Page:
The Democratic Bloc (German: Demokratischer Block der Parteien und Massenorganisationen) was an association of political parties and organizations in the GDR.
In parallel with the working staff of the CPSU European Advisory Commission commissioned in early 1944 to develop the exiled Communist Germany own political concept. A first draft was on 6 March 1944 on a working session of the exiled Communist Party presented by Wilhelm Florin. The guidelines developed by the Soviet concept of the future Communist Party saw as a government. After the unconditional surrender of the Wehrmacht on 8 May 1945 and the Berlin Declaration of the Commander in Chief of the four victorious powers of 5 June 1945 all political activity was prohibited in all zones of occupation. After consultation by Anton Ackermann, and Walter Ulbricht Gustav Sobottka on 4 June 1945 in Moscow allowed the Order № 2 of 10 of the Soviet Military Administration in Germany in June 1945, the formation and activity of anti-fascist parties in the Soviet Occupation Zone. With its call of 11 June 1945, the Communist Party came to Berlin as first advertised to the public and for cooperation:
The Central Committee of Communist Party of Germany is in the opinion that the above program can be used as a basis for the creation of a bloc of anti-fascist democratic parties (the Communist Party, the Social Democratic Party, the Centre Party and others) are used. We believe that such a block can form the solid foundation in the fight for the complete liquidation of the remnants of the Hitler regime and for the establishment of a democratic regime.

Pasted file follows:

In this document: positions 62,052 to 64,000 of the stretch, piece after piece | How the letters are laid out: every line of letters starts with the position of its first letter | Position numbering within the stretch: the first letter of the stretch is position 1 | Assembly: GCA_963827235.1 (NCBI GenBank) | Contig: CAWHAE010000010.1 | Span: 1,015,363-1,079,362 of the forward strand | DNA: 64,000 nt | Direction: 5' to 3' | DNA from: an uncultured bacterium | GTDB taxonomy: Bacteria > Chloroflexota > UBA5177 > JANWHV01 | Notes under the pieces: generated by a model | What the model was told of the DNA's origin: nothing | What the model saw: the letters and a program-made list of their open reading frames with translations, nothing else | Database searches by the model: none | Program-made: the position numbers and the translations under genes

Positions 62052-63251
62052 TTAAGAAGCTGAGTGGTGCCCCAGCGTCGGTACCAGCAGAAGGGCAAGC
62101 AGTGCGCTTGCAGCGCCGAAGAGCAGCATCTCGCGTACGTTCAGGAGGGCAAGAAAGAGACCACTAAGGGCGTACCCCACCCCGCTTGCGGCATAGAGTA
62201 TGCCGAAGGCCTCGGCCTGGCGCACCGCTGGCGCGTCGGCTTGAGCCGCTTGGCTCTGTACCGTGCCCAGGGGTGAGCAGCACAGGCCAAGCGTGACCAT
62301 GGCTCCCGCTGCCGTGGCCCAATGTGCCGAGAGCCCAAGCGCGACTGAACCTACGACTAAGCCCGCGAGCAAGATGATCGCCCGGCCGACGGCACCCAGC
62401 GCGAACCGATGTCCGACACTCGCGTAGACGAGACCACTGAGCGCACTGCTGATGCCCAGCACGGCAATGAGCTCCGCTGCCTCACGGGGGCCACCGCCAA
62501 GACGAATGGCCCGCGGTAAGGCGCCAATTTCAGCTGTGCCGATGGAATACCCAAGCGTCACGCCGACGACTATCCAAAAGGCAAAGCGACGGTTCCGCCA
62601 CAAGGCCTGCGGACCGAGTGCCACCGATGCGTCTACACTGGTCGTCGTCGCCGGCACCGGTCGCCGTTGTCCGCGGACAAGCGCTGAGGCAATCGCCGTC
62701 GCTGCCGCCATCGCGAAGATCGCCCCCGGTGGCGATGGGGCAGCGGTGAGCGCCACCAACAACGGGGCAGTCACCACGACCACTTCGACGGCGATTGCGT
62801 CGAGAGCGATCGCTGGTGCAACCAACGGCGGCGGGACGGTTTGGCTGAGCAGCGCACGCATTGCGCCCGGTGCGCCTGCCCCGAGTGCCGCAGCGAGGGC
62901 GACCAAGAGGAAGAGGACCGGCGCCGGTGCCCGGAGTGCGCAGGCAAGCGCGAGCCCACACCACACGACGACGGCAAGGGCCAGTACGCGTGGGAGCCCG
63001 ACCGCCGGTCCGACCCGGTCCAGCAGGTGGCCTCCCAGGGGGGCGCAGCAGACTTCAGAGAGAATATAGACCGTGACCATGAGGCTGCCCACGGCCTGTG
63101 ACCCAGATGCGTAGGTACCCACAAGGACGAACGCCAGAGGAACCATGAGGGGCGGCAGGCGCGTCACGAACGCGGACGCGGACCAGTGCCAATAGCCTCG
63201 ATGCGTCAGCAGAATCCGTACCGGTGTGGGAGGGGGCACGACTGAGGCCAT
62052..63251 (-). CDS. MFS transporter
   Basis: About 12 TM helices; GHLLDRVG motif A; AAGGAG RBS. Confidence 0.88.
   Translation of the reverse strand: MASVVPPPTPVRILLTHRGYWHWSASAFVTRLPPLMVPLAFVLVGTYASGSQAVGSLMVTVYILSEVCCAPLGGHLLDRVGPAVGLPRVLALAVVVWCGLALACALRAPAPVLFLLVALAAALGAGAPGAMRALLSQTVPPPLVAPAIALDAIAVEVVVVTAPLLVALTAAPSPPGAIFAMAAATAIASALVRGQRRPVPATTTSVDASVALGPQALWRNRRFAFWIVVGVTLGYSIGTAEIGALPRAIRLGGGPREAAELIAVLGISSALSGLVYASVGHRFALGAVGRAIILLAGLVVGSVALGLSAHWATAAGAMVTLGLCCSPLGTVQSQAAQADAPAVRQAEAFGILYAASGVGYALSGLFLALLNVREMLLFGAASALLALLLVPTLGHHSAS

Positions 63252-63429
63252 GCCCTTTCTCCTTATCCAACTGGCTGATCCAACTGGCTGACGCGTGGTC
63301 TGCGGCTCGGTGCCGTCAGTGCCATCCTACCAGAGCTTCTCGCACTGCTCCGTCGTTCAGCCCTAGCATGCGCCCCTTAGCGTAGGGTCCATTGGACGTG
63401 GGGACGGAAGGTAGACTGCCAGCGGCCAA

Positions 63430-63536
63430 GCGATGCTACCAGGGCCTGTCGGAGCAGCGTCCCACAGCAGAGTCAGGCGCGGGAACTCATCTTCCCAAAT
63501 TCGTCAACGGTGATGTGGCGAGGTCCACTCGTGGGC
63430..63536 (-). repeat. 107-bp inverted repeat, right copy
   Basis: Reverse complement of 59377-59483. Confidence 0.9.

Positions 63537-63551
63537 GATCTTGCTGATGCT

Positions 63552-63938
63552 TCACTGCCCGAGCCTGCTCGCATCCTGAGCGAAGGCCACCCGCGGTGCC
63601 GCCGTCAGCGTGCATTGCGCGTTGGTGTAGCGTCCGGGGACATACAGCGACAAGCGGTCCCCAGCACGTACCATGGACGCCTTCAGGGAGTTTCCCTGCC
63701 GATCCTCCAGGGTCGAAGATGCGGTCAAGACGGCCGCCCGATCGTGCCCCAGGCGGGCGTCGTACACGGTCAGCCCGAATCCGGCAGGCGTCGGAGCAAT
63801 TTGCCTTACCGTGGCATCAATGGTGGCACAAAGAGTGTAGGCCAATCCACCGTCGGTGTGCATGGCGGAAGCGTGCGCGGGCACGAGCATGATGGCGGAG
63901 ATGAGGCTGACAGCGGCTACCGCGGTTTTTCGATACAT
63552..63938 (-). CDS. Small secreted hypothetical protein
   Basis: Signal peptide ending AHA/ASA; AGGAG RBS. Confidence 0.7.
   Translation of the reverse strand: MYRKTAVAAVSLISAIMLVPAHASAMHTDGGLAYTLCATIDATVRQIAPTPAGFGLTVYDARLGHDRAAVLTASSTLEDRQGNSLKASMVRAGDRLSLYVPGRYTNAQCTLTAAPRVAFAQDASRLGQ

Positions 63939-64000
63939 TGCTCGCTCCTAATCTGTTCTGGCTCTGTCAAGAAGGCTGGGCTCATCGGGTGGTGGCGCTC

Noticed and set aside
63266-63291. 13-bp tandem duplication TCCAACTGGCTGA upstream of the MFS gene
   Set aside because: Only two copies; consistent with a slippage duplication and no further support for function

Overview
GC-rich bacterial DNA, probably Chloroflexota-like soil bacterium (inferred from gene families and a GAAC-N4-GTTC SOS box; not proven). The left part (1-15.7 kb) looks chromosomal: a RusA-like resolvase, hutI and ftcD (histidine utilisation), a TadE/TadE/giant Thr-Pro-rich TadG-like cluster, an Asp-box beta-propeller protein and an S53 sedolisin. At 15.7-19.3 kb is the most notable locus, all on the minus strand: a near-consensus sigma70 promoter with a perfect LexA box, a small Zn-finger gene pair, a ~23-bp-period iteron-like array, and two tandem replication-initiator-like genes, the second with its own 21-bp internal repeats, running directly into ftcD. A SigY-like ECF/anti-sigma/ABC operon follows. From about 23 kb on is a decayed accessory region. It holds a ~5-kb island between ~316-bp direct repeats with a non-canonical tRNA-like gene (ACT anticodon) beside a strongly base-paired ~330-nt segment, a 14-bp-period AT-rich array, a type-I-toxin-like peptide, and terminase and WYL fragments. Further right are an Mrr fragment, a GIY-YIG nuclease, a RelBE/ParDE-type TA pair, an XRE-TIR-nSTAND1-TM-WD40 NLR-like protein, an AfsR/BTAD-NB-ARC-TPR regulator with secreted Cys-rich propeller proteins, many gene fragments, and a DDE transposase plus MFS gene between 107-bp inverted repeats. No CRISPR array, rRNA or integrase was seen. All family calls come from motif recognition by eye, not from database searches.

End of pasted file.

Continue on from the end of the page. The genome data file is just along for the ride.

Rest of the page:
In addition to the block at the zone level corresponding blocks were set up at the country level. In Brandenburg, the existing three members from the four-party anti-fascist came together to comprise the democratic unit block of Brandenburg on 28 November 1945 . In Thuringia, the antifascist-democratic bloc of Thuringia was formed on 17 August 1945. In Saxony and Saxony-Anhalt was founded on 29 August 1945.
By 1946, the KPD and the Soviet occupation authorities had cajoled the Social Democrats in the eastern zone to merge with the KPD to form the Socialist Unity Party. Ostensibly a union of equals, the SED soon became a full-fledged Communist party along lines similar to other parties in what would become the Soviet bloc. The SED and the occupation authorities soon pressured the other parties into forming a permanent coalition under SED leadership. This coalition presented a single, SED-dominated "unity list" in the Constitutional Assembly elections held in May 1949. Although voters were only given the option of approving or rejecting the list in less-than-secret circumstances, official figures showed 66 percent of those turning out approved the list – by far the lowest total to which an SED-led alliance would admit during the four decades of Communist rule in East Germany.
In 1950 it was succeeded by the National Front.
- Hinter den Kulissen des Nationalkomitees: Das Institut 99 in Moskau und die Deutschlandpolitik der UdSSR 1943–1946
- Die Lage und die Aufgaben in Deutschland bis zum Sturz Hitlers", vorgetragen am 6. März 1944 auf der Arbeitssitzung der Exil-KPD; Peter Erler, Horst Laude, Manfred Wilke, Peter Erler: „Nach Hitler kommen wir": Dokumente zur Programmatik der Moskauer KPD-Führung 1944/45 für Nachkriegsdeutschland, Akademie Verlag, Berlin 1994, ISBN 3-050-02554-9, S. 153
- Befehl Nr. 2 des Obersten Chefs der Sowjetischen Militärischen Administration
- Wortlaut des Befehls Nr. 2 der SMAD
- SBZ-Handbuch, Seite 88 ff.
- SBZ-Handbuch, Seite 176 ff. und Seite 618
- SBZ-Handbuch, Seite 618